A magic milestone for Facebook, why the Lumia may be doomed to fail, and a robotic sea turtle (End-of-Week Roundup)
It’s amazing to think that once Mark Zuckerberg’s technology wizardry was once so frowned upon he was facing expulsion from Harvard after supposedly breaching security by posting photos of his fellow students.
Now, the social media entrepreneur’s invention has hit a major milestone in its history. Facebook, the social networking site which has not only been the subject of a Hollywood movie but has helped to form, keep and break up countless friendships and relationships has one billion monthly active users.
Zuckerberg personally announced the feat on Facebook newsroom, saying: “Helping a billion people connect is amazing, humbling and by far the thing I am most proud of in my life.”
The statistic truly is incredible and soon became the talk of the technology blogs. “It’s just a mind-boggling stat,” said TechCrunch, pointing out “that’s roughly 1/7 of the world’s population logging on to the same social network and actively using it on a monthly basis. Crazy.”
Crazy indeed, agrees Mashable – “it’s an enormous number, dwarfing most other players in the social networking space by orders of magnitude. It took Facebook several years to reach the magical 100 million number back in 2008 but from then on, it seemed like Mark Zuckerberg’s baby could not be stopped.”
Clearly Facebook is on a roll, and it can be a force for good. If you’re on Facebook, you must have had pictures of the missing five-year-old April Jones posted on your wall. Thousands have joined the Facebook group set up to search for the little girl as her distraught parents grow more desperate for news.
But social media also has its dark side. Sick messages and Facebook groups are created all the time by trolls who hide behind the anonymity the internet can give. Just one twisted example is the group “Cancer is funny because people die,” which was illustrated with a picture of tragic Jade Goody. Astonishingly more than 4,000 people liked the sickening post.
Whatever its faults though, Facebook is still growing, although its user expansion rate has started to slow and analysts are saying it will be much harder to get to the two billion mark than it was to reach one.
“The website is now growing fastest in new markets, having reached saturation point in the countries where it first became popular, such as the United States and Britain,” says The Week.
And, if a new report on the BBC’s website it anything to go by, Facebook will soon have another new market to go at.
In parts of the American Rainforest the rich and internationals had satellite communications whereas locals had to write each other letters and send them by mail boat. Now they have a mobile data network, allowing 170 communities to communicate with the outside world.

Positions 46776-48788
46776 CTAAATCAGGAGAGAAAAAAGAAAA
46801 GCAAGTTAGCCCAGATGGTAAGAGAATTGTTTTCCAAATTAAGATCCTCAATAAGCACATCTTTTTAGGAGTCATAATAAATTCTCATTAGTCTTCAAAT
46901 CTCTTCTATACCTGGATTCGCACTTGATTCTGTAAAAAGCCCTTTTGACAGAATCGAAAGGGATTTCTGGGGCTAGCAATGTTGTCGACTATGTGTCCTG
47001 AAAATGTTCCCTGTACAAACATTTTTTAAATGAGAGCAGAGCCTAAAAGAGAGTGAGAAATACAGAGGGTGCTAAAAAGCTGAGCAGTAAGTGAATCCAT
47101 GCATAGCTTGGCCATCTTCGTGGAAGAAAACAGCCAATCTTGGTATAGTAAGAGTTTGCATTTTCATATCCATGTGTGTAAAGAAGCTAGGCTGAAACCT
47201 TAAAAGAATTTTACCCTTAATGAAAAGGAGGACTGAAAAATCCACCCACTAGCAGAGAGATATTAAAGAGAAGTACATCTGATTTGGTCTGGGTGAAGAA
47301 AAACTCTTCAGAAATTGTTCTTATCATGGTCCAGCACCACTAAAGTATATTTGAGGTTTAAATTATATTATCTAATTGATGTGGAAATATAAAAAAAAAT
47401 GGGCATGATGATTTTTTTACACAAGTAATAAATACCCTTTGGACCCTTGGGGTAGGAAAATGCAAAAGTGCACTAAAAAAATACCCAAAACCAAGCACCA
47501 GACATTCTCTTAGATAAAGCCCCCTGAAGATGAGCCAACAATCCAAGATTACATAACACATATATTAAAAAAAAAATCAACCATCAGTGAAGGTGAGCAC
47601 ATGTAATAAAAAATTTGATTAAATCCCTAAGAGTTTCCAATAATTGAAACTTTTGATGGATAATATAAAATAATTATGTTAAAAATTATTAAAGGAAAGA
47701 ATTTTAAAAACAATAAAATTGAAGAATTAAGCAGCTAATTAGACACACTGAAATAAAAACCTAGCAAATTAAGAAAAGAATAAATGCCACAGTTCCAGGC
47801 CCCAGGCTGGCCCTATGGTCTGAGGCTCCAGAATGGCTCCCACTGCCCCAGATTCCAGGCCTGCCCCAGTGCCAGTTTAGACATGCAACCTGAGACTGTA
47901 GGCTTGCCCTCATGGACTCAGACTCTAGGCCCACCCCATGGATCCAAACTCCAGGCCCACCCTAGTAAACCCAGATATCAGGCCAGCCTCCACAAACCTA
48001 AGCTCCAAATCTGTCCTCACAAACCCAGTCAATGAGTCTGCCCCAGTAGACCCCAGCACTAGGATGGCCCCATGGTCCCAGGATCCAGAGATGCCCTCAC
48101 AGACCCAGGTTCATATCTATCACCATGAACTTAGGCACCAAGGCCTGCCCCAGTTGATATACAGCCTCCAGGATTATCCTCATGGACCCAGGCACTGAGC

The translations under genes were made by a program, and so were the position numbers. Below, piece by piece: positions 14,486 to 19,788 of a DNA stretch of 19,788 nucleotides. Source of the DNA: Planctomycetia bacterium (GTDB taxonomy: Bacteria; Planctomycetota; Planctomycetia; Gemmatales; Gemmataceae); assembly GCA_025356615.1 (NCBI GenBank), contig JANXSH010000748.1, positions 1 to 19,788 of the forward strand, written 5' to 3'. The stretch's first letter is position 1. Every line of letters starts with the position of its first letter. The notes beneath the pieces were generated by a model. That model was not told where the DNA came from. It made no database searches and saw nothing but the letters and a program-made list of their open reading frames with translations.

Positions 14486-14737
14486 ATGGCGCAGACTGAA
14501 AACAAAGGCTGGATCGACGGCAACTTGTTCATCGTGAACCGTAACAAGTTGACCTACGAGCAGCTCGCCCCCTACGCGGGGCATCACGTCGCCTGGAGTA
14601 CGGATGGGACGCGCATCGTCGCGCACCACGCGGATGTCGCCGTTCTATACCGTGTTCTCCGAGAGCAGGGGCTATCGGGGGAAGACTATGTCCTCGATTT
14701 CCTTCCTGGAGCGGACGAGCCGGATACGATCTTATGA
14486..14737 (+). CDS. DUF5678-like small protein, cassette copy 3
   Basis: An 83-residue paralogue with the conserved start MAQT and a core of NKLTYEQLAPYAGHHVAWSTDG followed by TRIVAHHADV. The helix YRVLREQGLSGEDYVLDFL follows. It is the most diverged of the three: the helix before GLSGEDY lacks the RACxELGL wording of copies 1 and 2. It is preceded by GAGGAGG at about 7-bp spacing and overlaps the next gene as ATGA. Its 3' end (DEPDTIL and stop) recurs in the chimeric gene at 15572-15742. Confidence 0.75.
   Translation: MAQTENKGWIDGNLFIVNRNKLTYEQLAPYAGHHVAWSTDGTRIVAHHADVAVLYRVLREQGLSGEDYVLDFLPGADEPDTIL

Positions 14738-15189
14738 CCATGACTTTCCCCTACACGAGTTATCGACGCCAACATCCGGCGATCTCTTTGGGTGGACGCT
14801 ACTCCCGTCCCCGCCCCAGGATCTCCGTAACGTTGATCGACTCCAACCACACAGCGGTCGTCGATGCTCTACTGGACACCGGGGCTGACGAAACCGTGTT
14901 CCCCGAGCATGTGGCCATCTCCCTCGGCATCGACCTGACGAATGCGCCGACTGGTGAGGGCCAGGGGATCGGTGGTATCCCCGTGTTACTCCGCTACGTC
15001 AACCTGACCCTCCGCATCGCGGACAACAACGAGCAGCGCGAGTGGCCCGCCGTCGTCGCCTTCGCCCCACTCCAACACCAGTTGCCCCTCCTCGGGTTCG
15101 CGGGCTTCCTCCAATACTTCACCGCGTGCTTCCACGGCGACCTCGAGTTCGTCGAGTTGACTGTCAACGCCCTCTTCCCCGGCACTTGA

Now that they have the technology, there is sure to be an explosion in smartphone ownership for those who can afford it. But just which smartphone will they choose? From the runaway success of Facebook to what is being tipped to fail – blogger Matt Burns from Techcrunch is predicting that the Lumia 920 is set for obscurity. While the Lumia 920 was hailed as the saviour of Windows Phone, he says agreeing an exclusive deal with AT&T is just dumb.
Burns describes the new phone as a “fantastic device” but adds: “Until Nokia and Microsoft get these devices on more than one carrier, the Windows Phone doesn’t stand a chance to increase its market share.”
Sony is also experiencing troubles just now. The Japanese multinational is reported to have had to stop selling its Xperia Tablet S because of gaps between the screen and the chassis. Sales have been halted until it can get the production line problem sorted and the company is also promising to repair any of the 100,000 tablets that have already been shipped.
But while your tablet computer may be a vital communication tool for your social life and business, we’re moving on to something we can’t quite see the point of. But that doesn’t mean we don’t want one. While there are lots of robots that do your housework or work in factories, there can’t be many that seem like such fun.
Swiss development company ETH Zurich is working on making the Naro-Tartaruga, a kind of robot sea turtle apparently designed to carry cargo in its shell. It’s all part of the development of underwater autonomous vehicles but we’d just like one to pop in our bubble bath – it sure beats a rubber duck any day.
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- Sex, social media, politics and Apple (Mid-Week Roundup)